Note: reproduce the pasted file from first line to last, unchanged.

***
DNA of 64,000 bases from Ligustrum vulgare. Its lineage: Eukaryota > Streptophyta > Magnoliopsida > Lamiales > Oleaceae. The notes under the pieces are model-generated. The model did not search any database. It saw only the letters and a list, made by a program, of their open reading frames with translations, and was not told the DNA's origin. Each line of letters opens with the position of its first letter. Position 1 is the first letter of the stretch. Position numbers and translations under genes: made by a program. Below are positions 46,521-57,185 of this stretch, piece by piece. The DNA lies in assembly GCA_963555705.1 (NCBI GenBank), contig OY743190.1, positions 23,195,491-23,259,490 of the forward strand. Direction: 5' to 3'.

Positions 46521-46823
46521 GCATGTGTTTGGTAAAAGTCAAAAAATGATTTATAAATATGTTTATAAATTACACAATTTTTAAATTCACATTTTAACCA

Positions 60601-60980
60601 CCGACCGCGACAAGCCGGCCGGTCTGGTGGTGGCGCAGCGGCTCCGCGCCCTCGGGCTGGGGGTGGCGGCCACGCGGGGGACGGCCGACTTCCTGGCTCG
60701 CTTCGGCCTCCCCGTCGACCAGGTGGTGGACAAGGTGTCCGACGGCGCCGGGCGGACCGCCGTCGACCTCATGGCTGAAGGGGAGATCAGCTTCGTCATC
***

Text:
DNA of 64,000 bases from Ligustrum vulgare. Its lineage: Eukaryota > Streptophyta > Magnoliopsida > Lamiales > Oleaceae. The notes under the pieces are model-generated. The model did not search any database. It saw only the letters and a list, made by a program, of their open reading frames with translations, and was not told the DNA's origin. Each line of letters opens with the position of its first letter. Position 1 is the first letter of the stretch. Position numbers and translations under genes: made by a program. Below are positions 46,521-57,185 of this stretch, piece by piece. The DNA lies in assembly GCA_963555705.1 (NCBI GenBank), contig OY743190.1, positions 23,195,491-23,259,490 of the forward strand. Direction: 5' to 3'.

Positions 46521-46823
46521 GCATGTGTTTGGTAAAAGTCAAAAAATGATTTATAAATATGTTTATAAATTACACAATTTTTAAATTCACATTTTAACCA

Positions 60601-60980
60601 CCGACCGCGACAAGCCGGCCGGTCTGGTGGTGGCGCAGCGGCTCCGCGCCCTCGGGCTGGGGGTGGCGGCCACGCGGGGGACGGCCGACTTCCTGGCTCG
60701 CTTCGGCCTCCCCGTCGACCAGGTGGTGGACAAGGTGTCCGACGGCGCCGGGCGGACCGCCGTCGACCTCATGGCTGAAGGGGAGATCAGCTTCGTCATC